Less Is More?

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Throughout much of our history with horses, we have controlled them with bits. Primitive drawings and artwork from over 3,000 years ago show man riding—both with and without a saddle—but he seems to always use a bridle and bit to control his steed. As horsemanship and tack evolved, alternatives to bits were introduced, including hackamores, bosals and sidepulls. But the bit remained the most popular method for controlling a horse.

That is now changing. In the past few years many horsemen have sought to improve their relationship with their horses by turning to more natural horse training methods, avoiding harsh punishment and seeking tack that’s more comfortable for their horses. As part of this quest, many horsemen have turned to bitless bridles.

Proponents of bitless bridles claim that bits put pressure on the horse’s bars, mouth, and lips, causing discomfort. They also believe that traditional bitless alternatives put pressure on the bridge of the nose or poll, also causing discomfort. Furthermore, they point out that with bits and the alternatives, a horse can get his tongue over the bit or clench it in his teeth and then ignore all rein aids. Bosals and hackamores can generally stop a horse, although determined horses can walk through them, but they’re not useful for signaling a horse to turn. Sidepulls communicate signals for steering but lack the ability to signal a horse to stop.

In contrast, makers and fans of bitless bridles say that they provide horsemen with a way to stop and turn their horses without discomfort. Dr. Robert Cook, Professor of Surgery Emeritus at Tufts University School of Veterinary Medicine and chairman of The Bitless Bridle Inc., holds a patent for the crossover-design bitless bridle. His Bitless Bridle (www.bitlessbridle.com) pushes the horse’s head in the rider’s desired direction because when the rider pulls on one rein, the bridle pushes on the opposite side of the horse’s head, and the horse moves away from the pressure. When asking the horse to stop, pressure on the reins squeezes the horse’s entire head, triggering a response to submit and balancing the horse at the poll, bringing him to a stop.

Daniel Mills, Head of Biological Sciences at the University of Lincoln in the U.K., has conducted research using the Spirit Bridle (www.bitlessspirit­bridle.com), which is a crossover design bridle licensed and sold in Canada. Dr. Mills has found that it seems to help horses that react strongly to a bit or have problems with headshaking. He does caution that not all bitless bridles are made the same; some are very harsh and have a nutcracker effect on the horse’s head, and should be avoided.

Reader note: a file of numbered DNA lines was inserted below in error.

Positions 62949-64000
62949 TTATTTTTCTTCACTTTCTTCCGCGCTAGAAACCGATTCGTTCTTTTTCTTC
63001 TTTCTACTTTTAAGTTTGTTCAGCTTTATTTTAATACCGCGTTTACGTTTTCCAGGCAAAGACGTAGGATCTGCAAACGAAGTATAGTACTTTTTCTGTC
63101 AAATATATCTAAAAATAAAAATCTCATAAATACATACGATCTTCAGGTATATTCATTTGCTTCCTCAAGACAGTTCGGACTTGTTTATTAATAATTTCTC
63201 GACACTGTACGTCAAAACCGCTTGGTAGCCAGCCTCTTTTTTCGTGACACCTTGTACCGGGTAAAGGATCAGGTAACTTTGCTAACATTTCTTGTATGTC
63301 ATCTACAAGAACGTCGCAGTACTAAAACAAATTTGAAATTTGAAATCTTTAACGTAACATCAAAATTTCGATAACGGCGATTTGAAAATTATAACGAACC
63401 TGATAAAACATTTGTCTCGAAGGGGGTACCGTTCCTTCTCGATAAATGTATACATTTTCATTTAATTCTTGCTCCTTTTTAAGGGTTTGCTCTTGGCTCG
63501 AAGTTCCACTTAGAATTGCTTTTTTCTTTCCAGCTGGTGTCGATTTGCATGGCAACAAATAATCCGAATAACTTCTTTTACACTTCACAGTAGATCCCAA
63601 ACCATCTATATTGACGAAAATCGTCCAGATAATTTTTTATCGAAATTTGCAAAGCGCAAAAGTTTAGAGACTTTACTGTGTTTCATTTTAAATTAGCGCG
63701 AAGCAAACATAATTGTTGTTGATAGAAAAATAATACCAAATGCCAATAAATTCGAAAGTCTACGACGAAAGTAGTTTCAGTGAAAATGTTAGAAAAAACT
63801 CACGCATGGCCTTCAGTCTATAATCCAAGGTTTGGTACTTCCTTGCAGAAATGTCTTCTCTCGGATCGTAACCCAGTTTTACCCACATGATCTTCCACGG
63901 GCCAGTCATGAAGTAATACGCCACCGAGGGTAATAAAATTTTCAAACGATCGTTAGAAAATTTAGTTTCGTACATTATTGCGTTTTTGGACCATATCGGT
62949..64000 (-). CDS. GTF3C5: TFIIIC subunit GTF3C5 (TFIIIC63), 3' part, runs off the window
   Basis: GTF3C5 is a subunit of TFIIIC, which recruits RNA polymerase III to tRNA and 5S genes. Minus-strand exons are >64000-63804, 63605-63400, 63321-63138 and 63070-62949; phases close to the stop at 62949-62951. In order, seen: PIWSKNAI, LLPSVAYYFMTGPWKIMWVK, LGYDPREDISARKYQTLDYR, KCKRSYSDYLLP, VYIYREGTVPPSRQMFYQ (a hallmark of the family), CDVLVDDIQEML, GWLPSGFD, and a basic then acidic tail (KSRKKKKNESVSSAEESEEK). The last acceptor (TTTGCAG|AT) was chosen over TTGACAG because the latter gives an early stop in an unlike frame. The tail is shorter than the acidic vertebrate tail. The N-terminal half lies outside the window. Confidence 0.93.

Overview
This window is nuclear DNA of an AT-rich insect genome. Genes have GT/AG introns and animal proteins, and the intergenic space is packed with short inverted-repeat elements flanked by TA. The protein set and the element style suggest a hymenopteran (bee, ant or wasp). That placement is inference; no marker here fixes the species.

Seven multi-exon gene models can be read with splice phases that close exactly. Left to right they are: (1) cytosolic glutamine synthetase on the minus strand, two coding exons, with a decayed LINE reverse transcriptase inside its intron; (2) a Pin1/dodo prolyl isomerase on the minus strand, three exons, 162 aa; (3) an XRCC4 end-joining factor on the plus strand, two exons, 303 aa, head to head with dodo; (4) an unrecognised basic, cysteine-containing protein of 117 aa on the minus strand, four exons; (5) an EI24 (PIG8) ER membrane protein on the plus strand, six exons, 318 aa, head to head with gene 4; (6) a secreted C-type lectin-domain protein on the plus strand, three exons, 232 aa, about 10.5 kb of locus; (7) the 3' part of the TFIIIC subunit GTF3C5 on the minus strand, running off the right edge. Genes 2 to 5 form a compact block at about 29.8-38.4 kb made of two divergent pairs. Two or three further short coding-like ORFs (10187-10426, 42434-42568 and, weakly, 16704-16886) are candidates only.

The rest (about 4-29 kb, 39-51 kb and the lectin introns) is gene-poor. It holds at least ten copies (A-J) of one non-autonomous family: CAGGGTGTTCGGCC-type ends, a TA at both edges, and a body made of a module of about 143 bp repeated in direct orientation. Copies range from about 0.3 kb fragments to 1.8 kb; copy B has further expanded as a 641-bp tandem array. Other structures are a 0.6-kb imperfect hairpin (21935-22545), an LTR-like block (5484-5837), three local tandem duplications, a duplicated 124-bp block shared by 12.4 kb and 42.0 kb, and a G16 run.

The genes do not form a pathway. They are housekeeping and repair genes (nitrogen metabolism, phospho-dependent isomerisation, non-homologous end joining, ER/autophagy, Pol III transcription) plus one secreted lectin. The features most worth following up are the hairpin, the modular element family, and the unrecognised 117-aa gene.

After studying equine behavior for years, Dr. Cook has identified many behavioral problems that he believes are caused by bits, including spooking, bolting, rearing and difficulty catching. He also attributes cases of stumbling, sluggishness and refusal to work to bits as well as diseases including bones spurs on the bars of the mouth, erosion of premolars and tying up. Dr. Cook provides clients with a questionnaire with over 100 behavioral problems and conditions he attributes to bits. He says it is not uncommon for a rider to check multiple problems on the questionnaire, and then see all but a few resolve within weeks of switching to The Bitless Bridle.

Equine behaviorist Jessica Jahiel is also a fan of bitless bridles, using The Bitless Bridle with horses at clinics. She has seen several horses relax almost immediately when changed to a bitless bridle, and says that horses seem to understand how the bridle works almost at once. Unlike many bitless bridle proponents, Jahiel doesn’t disparage the use of bits. But she believes that riders with unsteady hands and those who don’t know how to properly fit and use a bit should focus on bitless bridles. Candidates for bitless bridles, therefore, include horses in riding lesson programs, on dude ranches and in therapeutic riding programs where unsteady and uneven hands are more common.

What You Should Know

There are a few things that riders who decide to change to a bitless bridle should know. Many riders feel insecure when first trying a bitless bridle and worry that their horse will not stop when asked, so it is best to first try riding in an arena until both rider and horse are comfortable and communicating well. Horses with tumors on the face or jaw or other facial deformities may not be comfortable with the pressure of a bitless bridle. If this is a concern, check that the bridle fits properly and is not rubbing or pushing on the tumors or sensitive areas.

Those who compete with their horses should understand that most competitive disciplines do not currently allow bitless bridles. However, some riders opt to school in a bitless bridle at home during the off season and change back to a bit before and during shows.

The cost of bitless bridles can be an issue for some—they can range in cost from approximately $130 to $300 for a headstall and reins, depending on the type of bridle and materials (leather versus various synthetic materials).

Regardless of the type of horse or the discipline, bitless bridles may help a horse in your care by relieving health or behavioral problems. Better yet, they may help someone in your training program become a better rider. Either way, this relatively new piece of tack is finding favor among many equine professionals and might be another good tool in your trade.